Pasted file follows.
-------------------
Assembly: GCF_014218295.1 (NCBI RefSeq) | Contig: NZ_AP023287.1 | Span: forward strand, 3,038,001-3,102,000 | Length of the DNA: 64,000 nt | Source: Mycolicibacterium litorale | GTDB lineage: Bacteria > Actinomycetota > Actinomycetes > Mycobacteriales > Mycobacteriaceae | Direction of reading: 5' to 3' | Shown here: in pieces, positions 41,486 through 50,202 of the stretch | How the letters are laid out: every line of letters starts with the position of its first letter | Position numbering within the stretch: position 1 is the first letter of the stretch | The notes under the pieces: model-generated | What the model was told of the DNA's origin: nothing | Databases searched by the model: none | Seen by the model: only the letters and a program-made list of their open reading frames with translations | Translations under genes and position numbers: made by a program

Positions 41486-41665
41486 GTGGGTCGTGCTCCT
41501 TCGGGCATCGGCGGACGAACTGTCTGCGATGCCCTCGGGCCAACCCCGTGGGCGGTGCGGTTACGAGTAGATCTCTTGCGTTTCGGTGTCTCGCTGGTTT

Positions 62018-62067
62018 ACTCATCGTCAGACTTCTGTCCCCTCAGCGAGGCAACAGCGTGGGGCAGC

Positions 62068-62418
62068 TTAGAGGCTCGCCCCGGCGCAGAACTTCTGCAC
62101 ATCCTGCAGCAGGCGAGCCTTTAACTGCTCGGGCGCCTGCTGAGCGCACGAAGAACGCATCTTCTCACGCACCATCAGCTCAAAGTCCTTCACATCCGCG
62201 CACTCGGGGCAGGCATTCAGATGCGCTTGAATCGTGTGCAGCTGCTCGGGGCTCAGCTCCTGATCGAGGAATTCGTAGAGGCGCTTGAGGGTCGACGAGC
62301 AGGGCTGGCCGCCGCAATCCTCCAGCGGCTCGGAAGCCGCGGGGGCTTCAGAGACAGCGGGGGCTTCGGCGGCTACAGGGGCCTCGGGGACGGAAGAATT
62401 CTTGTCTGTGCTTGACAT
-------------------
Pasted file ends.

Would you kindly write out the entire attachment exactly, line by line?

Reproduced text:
Assembly: GCF_014218295.1 (NCBI RefSeq) | Contig: NZ_AP023287.1 | Span: forward strand, 3,038,001-3,102,000 | Length of the DNA: 64,000 nt | Source: Mycolicibacterium litorale | GTDB lineage: Bacteria > Actinomycetota > Actinomycetes > Mycobacteriales > Mycobacteriaceae | Direction of reading: 5' to 3' | Shown here: in pieces, positions 41,486 through 50,202 of the stretch | How the letters are laid out: every line of letters starts with the position of its first letter | Position numbering within the stretch: position 1 is the first letter of the stretch | The notes under the pieces: model-generated | What the model was told of the DNA's origin: nothing | Databases searched by the model: none | Seen by the model: only the letters and a program-made list of their open reading frames with translations | Translations under genes and position numbers: made by a program

Positions 41486-41665
41486 GTGGGTCGTGCTCCT
41501 TCGGGCATCGGCGGACGAACTGTCTGCGATGCCCTCGGGCCAACCCCGTGGGCGGTGCGGTTACGAGTAGATCTCTTGCGTTTCGGTGTCTCGCTGGTTT

Positions 62018-62067
62018 ACTCATCGTCAGACTTCTGTCCCCTCAGCGAGGCAACAGCGTGGGGCAGC

Positions 62068-62418
62068 TTAGAGGCTCGCCCCGGCGCAGAACTTCTGCAC
62101 ATCCTGCAGCAGGCGAGCCTTTAACTGCTCGGGCGCCTGCTGAGCGCACGAAGAACGCATCTTCTCACGCACCATCAGCTCAAAGTCCTTCACATCCGCG
62201 CACTCGGGGCAGGCATTCAGATGCGCTTGAATCGTGTGCAGCTGCTCGGGGCTCAGCTCCTGATCGAGGAATTCGTAGAGGCGCTTGAGGGTCGACGAGC
62301 AGGGCTGGCCGCCGCAATCCTCCAGCGGCTCGGAAGCCGCGGGGGCTTCAGAGACAGCGGGGGCTTCGGCGGCTACAGGGGCCTCGGGGACGGAAGAATT
62401 CTTGTCTGTGCTTGACAT